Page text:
Sunday, October 15, 2017

Alexander's birth story

I had my last prenatal appointment yesterday afternoon (and by yesterday I mean Friday, October 13, because I started writing this on Saturday). Of course, I didn't realize at the time that it was going to be my last prenatal appointment so when I was told to strip everything waist down so my doctor could see how far along I was I asked if we could skip that part. I might be at risk for preterm labour but my cervix is super competent, like A++. I'm locked down at a big, fat zero until labour starts and then I'm a zero-to-sixty (or zero-to-ten, if you will) in no time flat kind of girl.

Later in the afternoon I began to feel...icky. Not terrible, just...irritable...

Andrew texted me that he was leaving his office to go pick up my race packet—because I may or may not have signed up for a 5K at BYU (The Sugar Rush, for diabetes research, and, yes, I was planning on walking it)—and then would be on his way home. I was like, "Perfect. Thanks for doing that for me," but by the time he finally made it home I was like, "Yeah, I dunno if I'm even going to need that anymore," because I'd begun having rhythmic-ish contractions.

Still, rhythic-ish contractions is nothing to get one's hopes up about. So I didn't, though I did admit to Andrew that they were "different" from my other contractions because I could feel them coming in waves, wrapping around my body from the back to the front...which should have been a clue. Honestly though, I always have a lot of contractions and these weren't that painful. The weird thing was that nothing would stop them (sitting, eating, walking, "napping"). They were relentless...but a little tricky to decode.

6:07
6:15 (8 minutes)
6:27 (11 minutes)
6:34 (7 minutes)
6:50 (15 minutes)
6:58 (7 minutes)
7:12 (13 minutes)
7:37 (23 minutes!)
7:51 (13 minutes)

I had been having contractions for two hours, but was still wondering if I was truly in labour at all. Because 15, 7, 13, and 23 minutes apart certainly doesn't scream "longer, stronger, closer together," does it?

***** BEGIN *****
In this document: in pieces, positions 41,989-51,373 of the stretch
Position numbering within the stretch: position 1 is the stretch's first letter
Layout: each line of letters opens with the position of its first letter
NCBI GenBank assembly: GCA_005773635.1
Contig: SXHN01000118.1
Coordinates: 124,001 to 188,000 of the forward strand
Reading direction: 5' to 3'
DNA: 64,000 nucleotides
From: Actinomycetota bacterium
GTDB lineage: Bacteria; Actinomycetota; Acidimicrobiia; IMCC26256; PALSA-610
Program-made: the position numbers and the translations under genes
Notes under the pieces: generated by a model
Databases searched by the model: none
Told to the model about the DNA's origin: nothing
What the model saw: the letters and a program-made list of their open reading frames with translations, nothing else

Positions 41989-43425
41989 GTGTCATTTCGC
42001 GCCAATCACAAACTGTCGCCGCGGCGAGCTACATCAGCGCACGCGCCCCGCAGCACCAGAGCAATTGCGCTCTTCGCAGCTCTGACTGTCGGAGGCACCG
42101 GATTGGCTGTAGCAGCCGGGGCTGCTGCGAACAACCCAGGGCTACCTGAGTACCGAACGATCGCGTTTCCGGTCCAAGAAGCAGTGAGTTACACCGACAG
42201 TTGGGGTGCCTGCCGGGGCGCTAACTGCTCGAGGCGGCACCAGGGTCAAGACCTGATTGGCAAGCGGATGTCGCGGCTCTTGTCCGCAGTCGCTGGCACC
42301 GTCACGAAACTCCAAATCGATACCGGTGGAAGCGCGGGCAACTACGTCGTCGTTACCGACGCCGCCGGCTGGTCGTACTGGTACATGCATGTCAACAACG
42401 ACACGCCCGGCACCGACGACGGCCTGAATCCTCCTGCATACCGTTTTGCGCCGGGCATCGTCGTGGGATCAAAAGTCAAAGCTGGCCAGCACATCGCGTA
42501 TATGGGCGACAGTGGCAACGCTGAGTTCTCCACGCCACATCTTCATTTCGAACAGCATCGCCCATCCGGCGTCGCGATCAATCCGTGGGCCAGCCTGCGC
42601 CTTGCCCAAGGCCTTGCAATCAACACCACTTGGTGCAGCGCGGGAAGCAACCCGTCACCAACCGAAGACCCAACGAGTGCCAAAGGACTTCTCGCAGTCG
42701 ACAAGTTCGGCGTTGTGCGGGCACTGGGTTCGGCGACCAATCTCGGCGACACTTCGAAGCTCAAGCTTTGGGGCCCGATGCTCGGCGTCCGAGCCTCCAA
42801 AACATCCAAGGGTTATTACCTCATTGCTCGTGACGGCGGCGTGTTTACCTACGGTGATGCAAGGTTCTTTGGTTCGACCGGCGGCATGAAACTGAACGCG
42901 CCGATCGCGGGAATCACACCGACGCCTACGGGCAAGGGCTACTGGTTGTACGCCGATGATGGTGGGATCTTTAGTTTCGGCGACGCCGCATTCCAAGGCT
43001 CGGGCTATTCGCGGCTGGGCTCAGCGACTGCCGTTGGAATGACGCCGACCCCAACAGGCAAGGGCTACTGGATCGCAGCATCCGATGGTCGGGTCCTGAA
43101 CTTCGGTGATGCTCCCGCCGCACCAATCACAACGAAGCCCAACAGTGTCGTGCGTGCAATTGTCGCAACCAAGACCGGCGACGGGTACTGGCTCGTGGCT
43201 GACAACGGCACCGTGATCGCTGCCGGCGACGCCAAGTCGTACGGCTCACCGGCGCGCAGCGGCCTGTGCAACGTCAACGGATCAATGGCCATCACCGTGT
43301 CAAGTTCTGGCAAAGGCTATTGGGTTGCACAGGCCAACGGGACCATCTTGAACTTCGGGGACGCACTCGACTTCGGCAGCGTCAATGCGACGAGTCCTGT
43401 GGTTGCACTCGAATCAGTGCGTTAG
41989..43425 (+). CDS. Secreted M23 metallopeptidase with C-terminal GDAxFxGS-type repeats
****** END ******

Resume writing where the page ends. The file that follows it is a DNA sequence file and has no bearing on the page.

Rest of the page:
I half-heartedly continued to time my contractions (apps these days makes it so ridiculously easy; much easier than the pen-and-paper days of Rachel, Miriam, and Benjamin, who were clearly born in the stone age compared to Zoë and Alexander) while I read stories to the little kids, sang them lullabies, and tucked them into bed.

8:00 (9 minutes)
8:08 (8 minutes)
8:14 (5 minutes!)
8:21 (7 minutes)
8:32 (11 minutes...)
8:40 (8 minutes)
8:50 (10 minutes)
8:58 (8 minutes)
9:05 (7 minutes)
9:08 (3 minutes)
9:19 (11 minutes...)
9:38 (18 minutes...)

Three, eleven, eighteen minutes... Honestly?! What am I even supposed to do with that information?

9:43 (5 minutes)
9:56 (13 minutes)
10:07 (11 minutes)

I think it was about here that I decided to take a nap because obviously even if this was actual labour we were going to be doing this for quite some time since I didn't seem to be making any obvious headway. Unfortunately the contractions were annoying enough that I couldn't sleep through them.

10:17 (10 minutes)
10:38 (11 minutes)
10:49 (11 minutes)
10:58 (9 minutes)

They seemed to be holding in a steadier—though somewhat depressing—ten-minute pattern. I asked Andrew if he wanted to watch a show with me since I wasn't able to sleep anyway. And I took a break from timing contractions because I'd been averaging ten minutes apart for hours and enough already. I made Andrew pump up my exercise ball while I got my nightly hold-your-blood-sugar-stable-until-morning snack ready, just in case sitting on it would help move things along. Since nothing seemed to be stopping these contractions I was beginning to believe they were real.

We watched a The Good Place and an episode of Superstore. And then I decided that bouncing on that ball had done something, so I started timing contractions again while we watched Madam Secretary (or did we do that the other way around...I can't even remember).

11:51
11:59 (8 minutes)
12:06 (7 minutes)
12:14 (8 minutes)
12:21 (7 minutes)
12:29 (8 minutes)

Clearly this change fell into the "closer together" category of labour progressing.

12:32 (3 minutes)

Maybe we'd better go...

12:43 (11 minutes)
12:54 (11 minutes)

Or maybe not...

12:59 (5 minutes)
1:03 (4 minutes)
1:08 (5 minutes)
1:13 (5 minutes)
1:18 (5 minutes)

Actually, we'd probably better get going...I guess...

1:21 (3 minutes)